alexa The Effect of Water Stress on Leaf Phenolic Composition, Fluorescence Parameters, Xylem Hydraulic Properties and Antiradical Activity of Four Tunisian Olive (Olea europaea L.) Cultivars
ISSN: 2329-9029
Journal of Plant Biochemistry & Physiology
Make the best use of Scientific Research and information from our 700+ peer reviewed, Open Access Journals that operates with the help of 50,000+ Editorial Board Members and esteemed reviewers and 1000+ Scientific associations in Medical, Clinical, Pharmaceutical, Engineering, Technology and Management Fields.
Meet Inspiring Speakers and Experts at our 3000+ Global Conferenceseries Events with over 600+ Conferences, 1200+ Symposiums and 1200+ Workshops on
Medical, Pharma, Engineering, Science, Technology and Business

The Effect of Water Stress on Leaf Phenolic Composition, Fluorescence Parameters, Xylem Hydraulic Properties and Antiradical Activity of Four Tunisian Olive (Olea europaea L.) Cultivars

Hayet Edziri1*, Maha Mastouri1, Hechmi Cheheb2, Salwa Laameri2 and Dalenda Boujnah2

1Laboratoire Des Maladies Transmissibles Et Des Substances Biologiquement Actives, Faculté De Pharmacie, 5000, Monastir, Tunisia

2Institut De l’Olivier Sousse, BP 40 Ibn Khaldoun, 4061, Sousse, Tunisia

*Corresponding Author:
Hayet Edziri
Laboratoire Des Maladies Transmissibles
Et Des Substances Biologiquement Actives
Faculté De Pharmacie, 5000, Monastir
Tunisie
Tel: +21673460800
E-mail: [email protected]

Received date: July 02, 2017; Accepted date: July 14, 2017; Published date: July 18, 2017

Citation: Edziri H, Mastouri M, Cheheb H, Laameri S, Boujnah D (2017) The Effect of Water Stress on Leaf Phenolic Composition, Fluorescence Parameters, Xylem Hydraulic Properties and Antiradical Activity of Four Tunisian Olive (Olea europaea L.) Cultivars. J Plant Biochem Physiol 5: 193. doi: 10.4172/2329-9029.1000193

Copyright: © 2017 Edziri H, et al. This is an open-access article distributed under the terms of the Creative Commons Attribution License, which permits unrestricted use, distribution, and reproduction in any medium, provided the original author and source are credited.

Visit for more related articles at Journal of Plant Biochemistry & Physiology

Abstract

Chlorophyll content, fluorescence parameters, xylem hydraulic properties, total phenolic content and antiradical activity were studied on young plants of four Tunisian olive cultivars (Chetoui, Ouslati, Jarboui and Meski) grown under water deficit conditions for two months. Water stress caused a decline in chlorophyll content, in maximum quantum yield of photosystem II (Fv/Fm), in linear electron transport rate (ETR) and in quantum efficiency of PSII electron transport (Φ PSI). Chetoui variety was the less affected by water stress but all these parameters decreases considerably in Ouslati, Jarboui and Meski. In all cultivars, water stress induced an increase in xylem vessel frequency. Water stress also increased the phenolic and flavonoid contents and antiradical activity in all cultivars. Chetoui cultivar may be considered as the most tolerant cultivars among the tested cultivars showing higher phenolic and flavonoid contents and an important antiradical activity under water deficit. Meski cultivar is the most sensitive one.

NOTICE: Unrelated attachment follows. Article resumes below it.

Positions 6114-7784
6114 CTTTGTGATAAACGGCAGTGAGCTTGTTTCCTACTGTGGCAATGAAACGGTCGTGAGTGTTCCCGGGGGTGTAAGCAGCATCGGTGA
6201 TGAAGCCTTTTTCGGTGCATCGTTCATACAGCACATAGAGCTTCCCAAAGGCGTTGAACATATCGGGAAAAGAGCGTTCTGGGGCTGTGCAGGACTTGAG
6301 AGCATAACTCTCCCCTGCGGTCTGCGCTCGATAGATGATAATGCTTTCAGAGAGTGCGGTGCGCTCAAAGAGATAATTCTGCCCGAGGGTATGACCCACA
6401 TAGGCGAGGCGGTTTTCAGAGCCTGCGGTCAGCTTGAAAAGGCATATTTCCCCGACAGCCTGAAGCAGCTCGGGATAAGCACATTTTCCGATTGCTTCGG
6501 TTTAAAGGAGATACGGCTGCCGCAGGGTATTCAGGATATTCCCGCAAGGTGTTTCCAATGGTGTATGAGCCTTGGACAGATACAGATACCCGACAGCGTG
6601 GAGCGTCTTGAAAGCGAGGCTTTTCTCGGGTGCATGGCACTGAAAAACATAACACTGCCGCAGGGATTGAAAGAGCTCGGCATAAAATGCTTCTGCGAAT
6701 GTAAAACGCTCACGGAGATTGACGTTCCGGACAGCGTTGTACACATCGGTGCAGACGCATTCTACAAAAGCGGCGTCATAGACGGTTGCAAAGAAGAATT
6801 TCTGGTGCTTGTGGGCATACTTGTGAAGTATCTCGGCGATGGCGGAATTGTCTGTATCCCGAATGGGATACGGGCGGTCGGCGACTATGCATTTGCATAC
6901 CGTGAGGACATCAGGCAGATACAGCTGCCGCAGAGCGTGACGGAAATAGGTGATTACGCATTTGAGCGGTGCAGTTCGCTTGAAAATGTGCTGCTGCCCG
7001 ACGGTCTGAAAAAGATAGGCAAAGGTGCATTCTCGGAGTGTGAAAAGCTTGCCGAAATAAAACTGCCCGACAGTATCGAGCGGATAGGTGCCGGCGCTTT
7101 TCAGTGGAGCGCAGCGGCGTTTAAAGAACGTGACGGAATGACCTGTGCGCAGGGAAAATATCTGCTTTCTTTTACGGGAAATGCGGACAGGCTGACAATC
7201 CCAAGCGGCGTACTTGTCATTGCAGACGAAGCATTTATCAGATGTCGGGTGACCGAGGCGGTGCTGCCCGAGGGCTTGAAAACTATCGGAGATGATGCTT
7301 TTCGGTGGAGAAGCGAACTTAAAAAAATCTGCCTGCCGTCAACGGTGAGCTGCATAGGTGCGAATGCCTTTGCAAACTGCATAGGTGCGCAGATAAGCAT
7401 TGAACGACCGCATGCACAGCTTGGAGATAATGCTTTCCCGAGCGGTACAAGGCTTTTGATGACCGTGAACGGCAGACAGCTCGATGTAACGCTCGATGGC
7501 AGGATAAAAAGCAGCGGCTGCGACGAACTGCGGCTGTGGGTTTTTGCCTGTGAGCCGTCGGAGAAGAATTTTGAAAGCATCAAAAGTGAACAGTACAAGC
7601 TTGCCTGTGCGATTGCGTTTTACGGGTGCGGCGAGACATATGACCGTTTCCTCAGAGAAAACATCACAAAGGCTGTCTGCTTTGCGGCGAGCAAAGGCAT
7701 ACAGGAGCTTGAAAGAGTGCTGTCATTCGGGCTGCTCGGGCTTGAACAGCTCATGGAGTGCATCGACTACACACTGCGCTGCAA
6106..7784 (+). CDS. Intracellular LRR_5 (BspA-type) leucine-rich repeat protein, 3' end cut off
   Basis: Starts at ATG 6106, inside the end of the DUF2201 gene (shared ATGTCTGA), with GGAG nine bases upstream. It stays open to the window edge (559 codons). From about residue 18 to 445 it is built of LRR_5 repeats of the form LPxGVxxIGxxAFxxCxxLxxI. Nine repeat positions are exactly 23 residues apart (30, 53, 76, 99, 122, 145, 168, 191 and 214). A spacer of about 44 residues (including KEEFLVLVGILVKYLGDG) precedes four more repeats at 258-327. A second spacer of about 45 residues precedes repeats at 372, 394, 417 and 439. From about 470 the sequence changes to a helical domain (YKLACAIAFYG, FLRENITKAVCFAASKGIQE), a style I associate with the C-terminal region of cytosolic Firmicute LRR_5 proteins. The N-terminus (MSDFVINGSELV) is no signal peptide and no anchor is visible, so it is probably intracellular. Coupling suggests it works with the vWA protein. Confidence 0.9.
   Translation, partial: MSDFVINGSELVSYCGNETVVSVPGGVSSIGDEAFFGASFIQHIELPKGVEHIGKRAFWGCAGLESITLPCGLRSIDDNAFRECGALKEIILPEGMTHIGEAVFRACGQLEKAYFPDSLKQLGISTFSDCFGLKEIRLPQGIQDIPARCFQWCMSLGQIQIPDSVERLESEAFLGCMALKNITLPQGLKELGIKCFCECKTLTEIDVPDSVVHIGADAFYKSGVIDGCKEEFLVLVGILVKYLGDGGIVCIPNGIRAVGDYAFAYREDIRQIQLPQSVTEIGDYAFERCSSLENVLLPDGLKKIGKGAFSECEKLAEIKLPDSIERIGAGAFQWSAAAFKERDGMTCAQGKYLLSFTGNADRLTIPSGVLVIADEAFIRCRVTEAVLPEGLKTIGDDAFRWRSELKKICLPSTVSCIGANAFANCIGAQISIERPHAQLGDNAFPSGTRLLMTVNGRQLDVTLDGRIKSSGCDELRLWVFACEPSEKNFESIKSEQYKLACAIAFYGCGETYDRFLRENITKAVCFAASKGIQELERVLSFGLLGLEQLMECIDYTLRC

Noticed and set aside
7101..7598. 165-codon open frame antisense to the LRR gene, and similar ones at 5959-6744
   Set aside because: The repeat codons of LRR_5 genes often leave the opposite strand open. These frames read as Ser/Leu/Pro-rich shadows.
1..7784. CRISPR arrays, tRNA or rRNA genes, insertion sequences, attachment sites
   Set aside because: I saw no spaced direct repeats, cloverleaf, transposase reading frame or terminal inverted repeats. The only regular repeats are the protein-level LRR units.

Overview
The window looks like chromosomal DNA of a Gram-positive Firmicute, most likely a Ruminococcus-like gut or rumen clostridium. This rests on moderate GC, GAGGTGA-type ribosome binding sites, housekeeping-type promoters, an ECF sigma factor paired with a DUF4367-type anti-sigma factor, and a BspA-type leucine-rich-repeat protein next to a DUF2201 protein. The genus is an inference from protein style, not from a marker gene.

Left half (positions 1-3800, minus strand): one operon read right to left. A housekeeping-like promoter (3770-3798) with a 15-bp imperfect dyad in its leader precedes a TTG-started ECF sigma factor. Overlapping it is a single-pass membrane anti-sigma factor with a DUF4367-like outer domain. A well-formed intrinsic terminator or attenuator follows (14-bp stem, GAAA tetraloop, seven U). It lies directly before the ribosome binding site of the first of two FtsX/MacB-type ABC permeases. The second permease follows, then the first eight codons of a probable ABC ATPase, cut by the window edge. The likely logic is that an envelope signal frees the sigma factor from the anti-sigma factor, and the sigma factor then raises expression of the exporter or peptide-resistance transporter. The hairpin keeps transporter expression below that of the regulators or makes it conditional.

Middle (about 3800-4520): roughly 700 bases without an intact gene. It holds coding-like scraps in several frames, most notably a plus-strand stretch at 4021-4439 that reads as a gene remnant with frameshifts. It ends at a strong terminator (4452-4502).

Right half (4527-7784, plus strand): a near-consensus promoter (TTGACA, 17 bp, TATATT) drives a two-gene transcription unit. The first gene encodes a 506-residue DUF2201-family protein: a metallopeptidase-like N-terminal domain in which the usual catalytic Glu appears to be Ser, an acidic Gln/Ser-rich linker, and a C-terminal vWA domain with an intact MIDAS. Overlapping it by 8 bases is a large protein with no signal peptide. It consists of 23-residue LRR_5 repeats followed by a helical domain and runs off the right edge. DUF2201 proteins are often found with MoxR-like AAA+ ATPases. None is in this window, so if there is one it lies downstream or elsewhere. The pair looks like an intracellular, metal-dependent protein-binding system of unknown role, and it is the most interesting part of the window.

Keywords

Olea europea L.; Water stress; Fluorescence; Xylem hydraulic conductivity; Antiradical activity; Phenols

Introduction

The olive tree (Olea europaea L.) is one of the hypostomatous species, which is best adapted to the semi-arid Mediterranean environment. Olive trees can attain a height of 15 to 20 m, are extremely long-lived (up to 1000 years). They are tolerant to drought and salinity and have low nutritional requirements. Drought adaptations of olive trees depends on several anatomic characteristics such as leaf cuticular waxes, stomata present only in the abaxial position and covered by trichomes and physiological mechanisms such as stomatal closure resulting in a reduction in photosynthetic rate [1]. Many mechanisms were investigated by which olive tree resists to more or less extended drought periods [2,3], but there are some differences among olive cultivars have been observed concerning their capability for adaptation under water stress conditions [4]. The leaf is the most adaptable organ in its response to environmental conditions [5] Leaf structures reflect the effects of water stress more clearly than those of stems or roots.

Four olive cultivars planted widely in Tunisia (Chetoui, Meski, Ouslati and Jarboui) were used in the present study. Our choice was based more on their physiological properties than on their economic importance. Chetoui and Meski cultivars differ greatly in their ability to withstand water stress. The cultivar ‘Chetoui’ is known for its drought tolerance, whereas ‘Meski’ is drought-sensitive [6,7]. But Ouslati and Jarboui cultivars despite their economic importance in Tunisia there isn’t any information documenting their drought tolerance, our study can be considered as the first report on the physiological and biochemical parameters of these two cultivars under water stress. So, the objective of this study is to evaluate the effects of drought on several physiological and biochemical parameters of four olive cultivars (Ouslati, Jarboui, Chetoui and Meski). In order to classify them by variety and resistance to water deficit.

Materials and Methods